I’ll have # 10.  Sweet and Sour Pork.”

Back away from individuals who are impulsive.

“Are you sure?”

“What do you mean?”

If you feel you are right, stand firmly by your convictions.

“It always makes you sick.”


She orders it.

We eat.

She barfs in the bathroom …


“Sorry Mom, friends?”

“Friends.  Want a fortune cookie?”

Cellophane wrappers crinkle and pop.

paper fortunes curl around our fingertips

delivering identical directives:


Listen to your mother.

Listen to your mother.



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NaPoWriMo: Found Poem From an Index

Alchemy, In  A Cave, With Lover


Abyss and darkness

Alchemy albedo whitening

and colors of feathers

as stages of Birth

from hand,

from head

from mouth of gods

from phallus, Aphrodite

bitterness and salt,


gravestones shaped as

witch on broomstick

devouring Directions, four –


SOWING stars as sparks

of consciousness

in a cave, with lover.



I cheated a little by using the index from one of my favorite (and loveliest) reference books The Book of Symbols: Reflections On Archetypal Images edited by Ami Ronneberg and Kathleen Martin for TASCHEN.  It’s index is rife with delicious mythic and poetic phrases and holds dozens of possibilities for poems.  I stuck to the literal, progressing alphabetically, keeping the words and phrases I found intact and retaining their in situ capitalization and punctuation.  The only liberty I took was in placement and line breaks.  The hardest thing was choosing without thinking to much.  This is a great exercise for freeing oneself from self-imposed rules and habits of thought and style; I’ll use it again.





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NaPoWriMo:11th Prompt – Twisted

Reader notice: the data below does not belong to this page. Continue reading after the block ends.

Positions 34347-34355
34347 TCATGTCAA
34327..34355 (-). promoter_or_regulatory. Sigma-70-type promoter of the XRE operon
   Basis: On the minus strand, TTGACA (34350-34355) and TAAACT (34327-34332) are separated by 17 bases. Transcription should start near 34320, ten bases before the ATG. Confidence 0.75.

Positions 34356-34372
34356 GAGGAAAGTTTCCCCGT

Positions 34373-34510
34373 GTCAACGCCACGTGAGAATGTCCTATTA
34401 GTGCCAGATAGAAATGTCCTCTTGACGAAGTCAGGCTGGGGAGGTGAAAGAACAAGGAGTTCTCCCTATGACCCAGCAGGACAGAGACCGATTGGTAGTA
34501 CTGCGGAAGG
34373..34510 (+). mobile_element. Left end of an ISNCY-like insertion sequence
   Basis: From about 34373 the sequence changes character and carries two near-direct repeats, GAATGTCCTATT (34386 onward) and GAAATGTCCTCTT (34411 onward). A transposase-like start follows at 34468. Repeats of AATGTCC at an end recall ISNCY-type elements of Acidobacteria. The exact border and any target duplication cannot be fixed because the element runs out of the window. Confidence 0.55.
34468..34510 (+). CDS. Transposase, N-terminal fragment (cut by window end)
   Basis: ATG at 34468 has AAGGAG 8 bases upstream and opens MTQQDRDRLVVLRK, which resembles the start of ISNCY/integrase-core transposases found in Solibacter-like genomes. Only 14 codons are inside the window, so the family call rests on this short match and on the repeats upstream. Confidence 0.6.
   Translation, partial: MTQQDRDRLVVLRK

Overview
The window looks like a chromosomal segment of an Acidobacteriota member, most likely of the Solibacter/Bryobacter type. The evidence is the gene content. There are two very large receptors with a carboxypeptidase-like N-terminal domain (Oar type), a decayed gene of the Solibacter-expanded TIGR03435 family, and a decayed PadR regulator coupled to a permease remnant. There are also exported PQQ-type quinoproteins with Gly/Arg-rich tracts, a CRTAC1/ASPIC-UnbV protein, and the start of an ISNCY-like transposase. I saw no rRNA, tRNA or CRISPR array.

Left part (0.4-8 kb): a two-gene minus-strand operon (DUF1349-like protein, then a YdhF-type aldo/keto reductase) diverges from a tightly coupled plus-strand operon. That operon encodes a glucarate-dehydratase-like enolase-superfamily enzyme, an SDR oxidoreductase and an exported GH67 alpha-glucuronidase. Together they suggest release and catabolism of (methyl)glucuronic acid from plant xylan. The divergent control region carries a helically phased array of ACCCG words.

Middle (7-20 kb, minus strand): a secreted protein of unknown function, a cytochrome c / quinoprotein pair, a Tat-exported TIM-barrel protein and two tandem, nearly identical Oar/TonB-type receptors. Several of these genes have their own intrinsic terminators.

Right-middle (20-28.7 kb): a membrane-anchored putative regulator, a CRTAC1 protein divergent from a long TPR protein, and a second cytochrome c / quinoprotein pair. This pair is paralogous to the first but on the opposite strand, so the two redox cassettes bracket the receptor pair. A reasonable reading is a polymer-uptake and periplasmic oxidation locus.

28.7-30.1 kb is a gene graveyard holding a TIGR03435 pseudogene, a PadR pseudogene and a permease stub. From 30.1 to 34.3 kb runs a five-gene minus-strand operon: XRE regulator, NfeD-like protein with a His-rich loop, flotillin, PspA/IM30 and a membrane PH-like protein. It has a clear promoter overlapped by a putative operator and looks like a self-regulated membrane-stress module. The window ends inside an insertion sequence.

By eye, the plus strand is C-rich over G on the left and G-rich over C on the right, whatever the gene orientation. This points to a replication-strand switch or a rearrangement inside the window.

I’m finally caught up, but no rest for the wicked; only two more hours till the next prompt!  Still I’m stoked to be on board with all the cool cats again.  (Poets will never get over the beats-they’ll always dress in shabby chic black and read hastily scribbled poems off the backs of crumpled paper napkins.)  Another great prompt from Maureen and may I say, I’m loving these voices from overseas.  They’re so exciting, as are our own home-grown wordsmiths.  I hope you went to Shakila Azizzada’s page and read Cat Lying in Wait.

After the Tornado Sirens Stop and We Emerge From Shelter


Hailstones ping and pong

off deck, gutters, windows

icy popcorn kernels

exploding, shredding

red geraniums, pecking

at the shingles like a flock

of voracious parrots denuding

their rain forest of Brazil nuts.

Crick, slam, bam, crackle, pop

Hails stops.  Rain

sweeps through the yard

in sheets- I wish

I knew another word,

a better metaphor,

I’ve never really seen rain

sheet before- it’s all I’ve got.

Sheeeeet! I’m speechless.




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NaPoWriMo: Book Spine Poem

The Red-Haired Girl From the Bog 


    Her curly mane,

    color of sailors’ delight,

    captures attention

    from every street philosopher and holy fool

    mooching the squalid sidewalks

    of the city of the beasts

    forcing her to crouch

    beside a dumpster,

    consult her women’s

    dictionary of sacred symbols

    to interpret graffiti

    found inside a fortune cookie

    dropped in the aromatic alleyJustitia

    behind Dragon Empress

    Best Chinese Restaurant

    on Third Avenue.  Every

    portent predicts a red-haired

    girl from the bog

    will pour Celtic wisdom

    straight from her reckoning heart

    into the left hand

    of God, re-righting the world

    and bringing it to balance.


I had fun with my book spines.  What  a great idea!   Thanks Lillian .   My poem seems to have been influenced by Mallika Sengupta’s strong feminist voice.  I think the discussion she opens about the relationship between art and politics is significant- I’ve been pondering it myself for many years… I love the way she shares so many of my own concerns and emotions, halfway around the world in a country I have never visited, but which she has managed to make partly mine by opening a window with her words.  It off sets some of the angst that inspired my previous poem.  This prompt offered to return to the world of myth and story, I greatly appreciate! 

Here are the books I chose:

The Red-Haired Girl From the Bog  by  Patricia Monashan

Sleeping On the Wing  by  Kenneth Koch & Kate Farrel

Women’s Dictionary of Sacred Symbols  by  Barbara Walker

The Street Philosopher and the Holy Fool  by  Marius Kociejowski

City of Beasts  by  Isabel Allende

The Dragon Empress  by  Marina Warner

The Left hand of God  by  Adolf Holl

The Reckoning Heart  by  Manisha Roy

Celtic Wisdom  edited by  Gerald Benedict